TORONTO (Reuters) - Plunging commodity prices and higher costs will pull down third-quarter earnings of Canadian base metal miners, analysts say, but the recent selloff of mining stocks means the weak results may go largely unheeded by investors.
Rather, with the plunge in metal prices having accelerated in the early weeks of the fourth quarter, the market will be focused on any signals from miners as to how bad things could get through the end of the year.
“To tell you the truth, I think the market will largely ignore the third-quarter numbers,” said John Hughes, an analyst at Desjardins Securities in Toronto.
“Certainly the downdraft we’ve seen among (metal prices) is creating some concerns that the fourth quarter’s going to be a messy reporting period for the metals group.”
The plunge in metal prices — which has picked up speed in October — will weigh on results for the July-September period, particularly those of miners that produce nickel and zinc, which have seen prices hammered by the financial crisis and worries of global recession.
Canadian third-quarter mining earnings will kick off on Wednesday with diversified producer Teck Cominco TCKb.TO.
Teck, which is in the process of closing a $13 billion takeover of Fording Canadian Coal Trust, is expected to show a quarterly profit of C$1.16 a share before exceptional items, according to Reuters Estimates, a 9 percent decline from a year earlier.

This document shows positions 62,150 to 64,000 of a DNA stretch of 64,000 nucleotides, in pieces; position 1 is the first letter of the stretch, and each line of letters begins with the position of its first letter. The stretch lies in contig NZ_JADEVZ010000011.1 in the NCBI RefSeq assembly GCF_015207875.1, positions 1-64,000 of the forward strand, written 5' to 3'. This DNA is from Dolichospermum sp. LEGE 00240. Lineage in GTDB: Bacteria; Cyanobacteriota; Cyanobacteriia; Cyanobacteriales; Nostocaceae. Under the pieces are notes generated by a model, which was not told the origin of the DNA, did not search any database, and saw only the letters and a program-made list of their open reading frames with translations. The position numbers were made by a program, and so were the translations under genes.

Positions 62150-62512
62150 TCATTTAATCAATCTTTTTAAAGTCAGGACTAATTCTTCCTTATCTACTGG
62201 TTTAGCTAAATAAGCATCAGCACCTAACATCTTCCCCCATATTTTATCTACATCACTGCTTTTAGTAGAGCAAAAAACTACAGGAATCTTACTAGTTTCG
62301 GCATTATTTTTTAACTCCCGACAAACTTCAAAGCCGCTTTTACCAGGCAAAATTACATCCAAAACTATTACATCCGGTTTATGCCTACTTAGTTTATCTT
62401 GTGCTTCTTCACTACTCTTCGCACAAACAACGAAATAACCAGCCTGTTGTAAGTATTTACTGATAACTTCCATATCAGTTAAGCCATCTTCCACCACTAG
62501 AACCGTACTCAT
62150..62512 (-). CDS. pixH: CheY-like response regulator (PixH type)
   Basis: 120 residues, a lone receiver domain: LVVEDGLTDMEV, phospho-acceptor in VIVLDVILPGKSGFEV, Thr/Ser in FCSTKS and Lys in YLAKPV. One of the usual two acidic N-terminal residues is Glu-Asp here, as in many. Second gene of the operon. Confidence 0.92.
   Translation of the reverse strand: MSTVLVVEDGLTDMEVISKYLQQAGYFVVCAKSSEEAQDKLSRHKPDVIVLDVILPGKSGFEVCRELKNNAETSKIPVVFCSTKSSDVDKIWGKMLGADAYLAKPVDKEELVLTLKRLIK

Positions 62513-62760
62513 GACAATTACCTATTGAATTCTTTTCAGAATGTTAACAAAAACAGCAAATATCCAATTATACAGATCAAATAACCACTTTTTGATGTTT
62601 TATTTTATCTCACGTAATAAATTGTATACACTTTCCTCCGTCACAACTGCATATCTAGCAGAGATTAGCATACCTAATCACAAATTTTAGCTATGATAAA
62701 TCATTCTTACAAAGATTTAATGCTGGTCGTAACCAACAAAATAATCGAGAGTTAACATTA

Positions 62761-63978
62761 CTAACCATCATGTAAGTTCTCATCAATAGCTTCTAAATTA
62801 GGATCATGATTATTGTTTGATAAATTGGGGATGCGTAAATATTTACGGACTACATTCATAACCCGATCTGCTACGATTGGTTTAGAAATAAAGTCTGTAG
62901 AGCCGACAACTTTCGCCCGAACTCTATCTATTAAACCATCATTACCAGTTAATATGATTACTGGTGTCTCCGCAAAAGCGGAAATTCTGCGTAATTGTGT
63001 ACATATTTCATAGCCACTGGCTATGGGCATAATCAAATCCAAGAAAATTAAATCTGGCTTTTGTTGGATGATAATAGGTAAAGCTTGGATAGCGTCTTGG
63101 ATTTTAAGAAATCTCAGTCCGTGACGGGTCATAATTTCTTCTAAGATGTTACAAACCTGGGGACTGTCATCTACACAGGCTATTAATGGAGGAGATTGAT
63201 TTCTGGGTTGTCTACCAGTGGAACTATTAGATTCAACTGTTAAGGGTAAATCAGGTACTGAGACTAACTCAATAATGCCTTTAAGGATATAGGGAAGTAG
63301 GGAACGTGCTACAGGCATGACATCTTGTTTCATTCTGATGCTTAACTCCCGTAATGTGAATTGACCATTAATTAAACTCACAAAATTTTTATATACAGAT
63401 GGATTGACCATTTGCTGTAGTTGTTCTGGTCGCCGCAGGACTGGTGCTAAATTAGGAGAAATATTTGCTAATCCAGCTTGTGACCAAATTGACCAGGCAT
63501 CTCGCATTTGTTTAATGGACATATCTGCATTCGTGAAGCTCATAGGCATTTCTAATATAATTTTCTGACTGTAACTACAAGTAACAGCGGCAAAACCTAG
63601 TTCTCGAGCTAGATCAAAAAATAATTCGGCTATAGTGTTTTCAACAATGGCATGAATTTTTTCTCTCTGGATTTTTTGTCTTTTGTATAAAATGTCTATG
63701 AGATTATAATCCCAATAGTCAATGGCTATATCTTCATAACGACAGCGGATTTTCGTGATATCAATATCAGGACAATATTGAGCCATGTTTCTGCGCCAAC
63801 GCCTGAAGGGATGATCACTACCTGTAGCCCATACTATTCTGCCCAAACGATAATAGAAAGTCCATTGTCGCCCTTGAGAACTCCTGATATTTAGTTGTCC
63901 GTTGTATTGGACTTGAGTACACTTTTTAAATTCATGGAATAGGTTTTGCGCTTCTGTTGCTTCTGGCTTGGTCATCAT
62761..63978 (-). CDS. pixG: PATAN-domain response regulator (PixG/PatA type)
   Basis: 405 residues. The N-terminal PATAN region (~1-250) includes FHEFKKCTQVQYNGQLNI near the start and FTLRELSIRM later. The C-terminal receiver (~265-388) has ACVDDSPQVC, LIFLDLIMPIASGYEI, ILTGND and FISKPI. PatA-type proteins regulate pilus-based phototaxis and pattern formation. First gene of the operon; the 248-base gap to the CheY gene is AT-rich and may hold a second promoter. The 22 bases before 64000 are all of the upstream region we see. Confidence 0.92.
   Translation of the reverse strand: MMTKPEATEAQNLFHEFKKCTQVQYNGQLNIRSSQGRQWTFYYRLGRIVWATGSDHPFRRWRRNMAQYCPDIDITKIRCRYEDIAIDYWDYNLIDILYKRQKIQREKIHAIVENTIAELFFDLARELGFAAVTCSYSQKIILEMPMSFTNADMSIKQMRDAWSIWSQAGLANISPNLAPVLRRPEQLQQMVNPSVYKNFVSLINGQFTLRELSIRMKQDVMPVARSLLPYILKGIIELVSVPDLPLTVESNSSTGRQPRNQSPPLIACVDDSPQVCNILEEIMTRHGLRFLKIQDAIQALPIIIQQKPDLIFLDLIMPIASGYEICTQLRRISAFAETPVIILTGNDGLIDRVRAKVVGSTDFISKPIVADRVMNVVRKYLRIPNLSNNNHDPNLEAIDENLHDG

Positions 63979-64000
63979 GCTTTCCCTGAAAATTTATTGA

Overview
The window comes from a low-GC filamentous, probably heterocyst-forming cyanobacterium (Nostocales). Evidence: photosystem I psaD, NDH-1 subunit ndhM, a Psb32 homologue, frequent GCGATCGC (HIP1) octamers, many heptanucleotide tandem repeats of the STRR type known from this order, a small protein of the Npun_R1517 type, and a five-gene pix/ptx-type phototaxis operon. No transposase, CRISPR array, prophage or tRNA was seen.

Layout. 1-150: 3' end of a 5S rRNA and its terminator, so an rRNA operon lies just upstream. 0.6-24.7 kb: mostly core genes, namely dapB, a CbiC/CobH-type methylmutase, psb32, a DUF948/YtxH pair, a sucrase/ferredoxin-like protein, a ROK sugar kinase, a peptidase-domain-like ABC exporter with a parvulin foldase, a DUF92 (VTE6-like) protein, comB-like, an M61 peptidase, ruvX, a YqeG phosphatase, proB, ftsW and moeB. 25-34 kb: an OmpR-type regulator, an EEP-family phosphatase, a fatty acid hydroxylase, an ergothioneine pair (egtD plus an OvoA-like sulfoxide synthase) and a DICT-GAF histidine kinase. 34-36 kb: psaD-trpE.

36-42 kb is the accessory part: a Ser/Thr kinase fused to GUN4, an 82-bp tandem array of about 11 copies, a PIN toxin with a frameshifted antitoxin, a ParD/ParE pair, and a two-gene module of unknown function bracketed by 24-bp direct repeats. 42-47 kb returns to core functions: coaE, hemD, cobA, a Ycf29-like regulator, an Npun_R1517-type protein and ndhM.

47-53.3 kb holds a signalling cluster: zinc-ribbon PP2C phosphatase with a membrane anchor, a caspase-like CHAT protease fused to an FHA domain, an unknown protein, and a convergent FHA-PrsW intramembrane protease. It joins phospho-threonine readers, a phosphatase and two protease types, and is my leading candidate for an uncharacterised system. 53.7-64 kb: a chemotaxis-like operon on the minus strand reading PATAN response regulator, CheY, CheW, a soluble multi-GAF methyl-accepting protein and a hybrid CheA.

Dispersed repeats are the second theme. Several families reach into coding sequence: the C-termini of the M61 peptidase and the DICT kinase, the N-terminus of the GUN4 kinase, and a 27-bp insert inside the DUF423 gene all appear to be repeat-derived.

Despite a substantial exposure to zinc, Teck should be helped by its metallurgical coal production, as coal prices have jumped year-on-year.
For miners more heavily exposed to zinc and nickel — which dropped 45 percent and 48 percent, respectively, in the 12 months ended September 30 — the picture is gloomier.
Quarterly per-share profit at copper and zinc miner HudBay Minerals (HBM.TO) is seen dropping by more than 60 percent to 19 Canadian cents, while rival Lundin Mining (LUN.TO) could see its year-on-year EPS fall more than 75 percent to 7 cents, according to Reuters Estimates.
Profit at base metal producers Inmet Mining IMN.TO, Sherritt International (S.TO), First Quantum Minerals (FM.TO), FNX Mining FNX.TO and Quadra Mining QUA.TO is also seen declining, but more modestly.
With shares of most of these companies down more than 50 percent so far this year, even a disappointing result may not have a noticeable impact on the stocks.
But with the commodity price selloff having become steeper in October, and copper also now much weaker year-on-year, investors will be looking for guidance as to which mines or development projects may fall victim to the weaker price environment.
Teck, HudBay and FNX have already announced mine closures, while several companies have warned they may have to put projects on hold.
Costs, as always, will also be in focus, as the gap between expenses and commodity prices will determine profitability.
“Companies can’t control the selling prices, but they can control their costs,” said David Whetham, who manages a resource fund at Scotia Cassels, adding that weak cost control could suggest problems going forward.
“But I don’t think it’s necessarily going to hurt stock prices, because they’re already off so far that expectations have to be pretty low.”
Reporting by Cameron French; editing by Rob Wilson